• What governance problems are you aware of?
  • What could be improved?

Summary questions

  • Of all the issues we’ve discussed today, which is of most concern to you (or your part of the organisation)?
  • What is your biggest challenge? What would help you most in dealing with this challenge?
  • What is your organisation’s biggest challenge?
  • What changes would you prioritise?
  • What do you think could be achieved easiest? What would be hardest?
  • What do you think would have the greatest impact?

Report your context audit findings

Analyse your data

Interview data can be difficult to analyse because of its volume and format. You’ll need to start by recording and categorising the issues that were raised.  Affinity diagramming (very similar to card sorting for designing the information architecture of a website) is one way to do this. Write each issue on a card (you could note the frequency with which the issue was mentioned on the card too, and note any issues that interviewees identified as priorities). Then look for similar issues and start grouping the cards. Keep sorting until all your cards are allocated to a group.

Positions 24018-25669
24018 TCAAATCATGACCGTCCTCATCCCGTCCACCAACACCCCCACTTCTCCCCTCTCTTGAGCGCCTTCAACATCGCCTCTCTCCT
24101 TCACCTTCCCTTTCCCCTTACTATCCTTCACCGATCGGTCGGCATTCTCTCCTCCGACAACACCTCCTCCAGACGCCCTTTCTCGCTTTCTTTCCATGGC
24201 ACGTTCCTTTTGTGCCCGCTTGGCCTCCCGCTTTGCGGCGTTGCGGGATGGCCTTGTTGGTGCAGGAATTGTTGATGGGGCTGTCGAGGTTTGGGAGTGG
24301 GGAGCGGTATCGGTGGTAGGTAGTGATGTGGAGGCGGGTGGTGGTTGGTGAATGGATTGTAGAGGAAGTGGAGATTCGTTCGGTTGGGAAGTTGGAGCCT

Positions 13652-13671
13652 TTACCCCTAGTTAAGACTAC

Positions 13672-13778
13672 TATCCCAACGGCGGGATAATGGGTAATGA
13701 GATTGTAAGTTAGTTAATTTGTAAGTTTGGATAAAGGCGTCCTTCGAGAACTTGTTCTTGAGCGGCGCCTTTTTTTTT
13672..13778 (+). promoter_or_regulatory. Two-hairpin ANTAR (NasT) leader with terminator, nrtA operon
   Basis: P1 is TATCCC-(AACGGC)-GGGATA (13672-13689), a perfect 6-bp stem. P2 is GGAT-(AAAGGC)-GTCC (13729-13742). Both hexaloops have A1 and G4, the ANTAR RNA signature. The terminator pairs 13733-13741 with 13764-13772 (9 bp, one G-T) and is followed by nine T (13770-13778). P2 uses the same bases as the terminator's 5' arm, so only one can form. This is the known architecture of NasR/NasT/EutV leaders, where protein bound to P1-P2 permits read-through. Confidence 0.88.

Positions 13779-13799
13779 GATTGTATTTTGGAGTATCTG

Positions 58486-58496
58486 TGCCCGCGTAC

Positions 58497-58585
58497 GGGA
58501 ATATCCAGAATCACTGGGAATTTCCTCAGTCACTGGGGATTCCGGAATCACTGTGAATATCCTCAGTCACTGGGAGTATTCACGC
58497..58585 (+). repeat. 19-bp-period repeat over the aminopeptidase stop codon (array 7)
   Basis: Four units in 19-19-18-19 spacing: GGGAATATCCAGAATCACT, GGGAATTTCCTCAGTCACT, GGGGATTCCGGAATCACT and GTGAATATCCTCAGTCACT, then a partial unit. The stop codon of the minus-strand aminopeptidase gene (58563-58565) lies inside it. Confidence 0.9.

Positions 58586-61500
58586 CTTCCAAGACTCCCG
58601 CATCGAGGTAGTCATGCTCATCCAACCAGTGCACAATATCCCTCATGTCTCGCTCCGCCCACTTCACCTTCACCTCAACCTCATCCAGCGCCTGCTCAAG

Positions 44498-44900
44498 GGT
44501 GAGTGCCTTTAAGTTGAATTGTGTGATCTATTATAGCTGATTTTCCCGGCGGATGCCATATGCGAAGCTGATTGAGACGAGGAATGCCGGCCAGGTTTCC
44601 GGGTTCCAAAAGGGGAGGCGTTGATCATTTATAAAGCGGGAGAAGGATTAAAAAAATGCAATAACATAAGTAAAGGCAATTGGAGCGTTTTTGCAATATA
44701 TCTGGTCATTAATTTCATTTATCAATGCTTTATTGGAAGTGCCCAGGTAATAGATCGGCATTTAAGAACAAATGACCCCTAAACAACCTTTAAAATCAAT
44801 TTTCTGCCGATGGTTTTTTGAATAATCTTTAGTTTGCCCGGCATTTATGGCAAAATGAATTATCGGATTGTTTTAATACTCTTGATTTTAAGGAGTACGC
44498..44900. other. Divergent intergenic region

Once you’ve done this initial analysis, you can write up a summary of your findings.

Make recommendations

To develop recommendations, you’ll need to go back to your content audit and look for data that supports or explains what you found there. You’ll need to consider:

  • What are the most serious issues? What are the most frequent or widespread problems? Are there issues isolated to particular parts of the organisation?
  • What issues have the biggest impact on content quality? What about customer satisfaction? Staff productivity and morale? What issues did your interviewees prioritise?
  • What will cost most, or least?
  • What will be easiest or hardest to achieve?
  • What change will be welcomed or resisted?
  • What opportunities (related projects, funding sources, current focus or momentum within the organisation) could you make use of?

Write up a prioritised list of recommendations, based on these considerations.

Promote change

Finally, to see any real improvements you’ll need to find ways to get your organisation to adopt your recommendations.

Two key strategies are to look for:

  • Quick wins—the changes that are quick or easy to make to help you generate some momentum
  • Senior staff to champion the content cause.

Once you get started, you’ll need to monitor your progress. And you’ll need to adjust your strategy to fit the changing circumstances.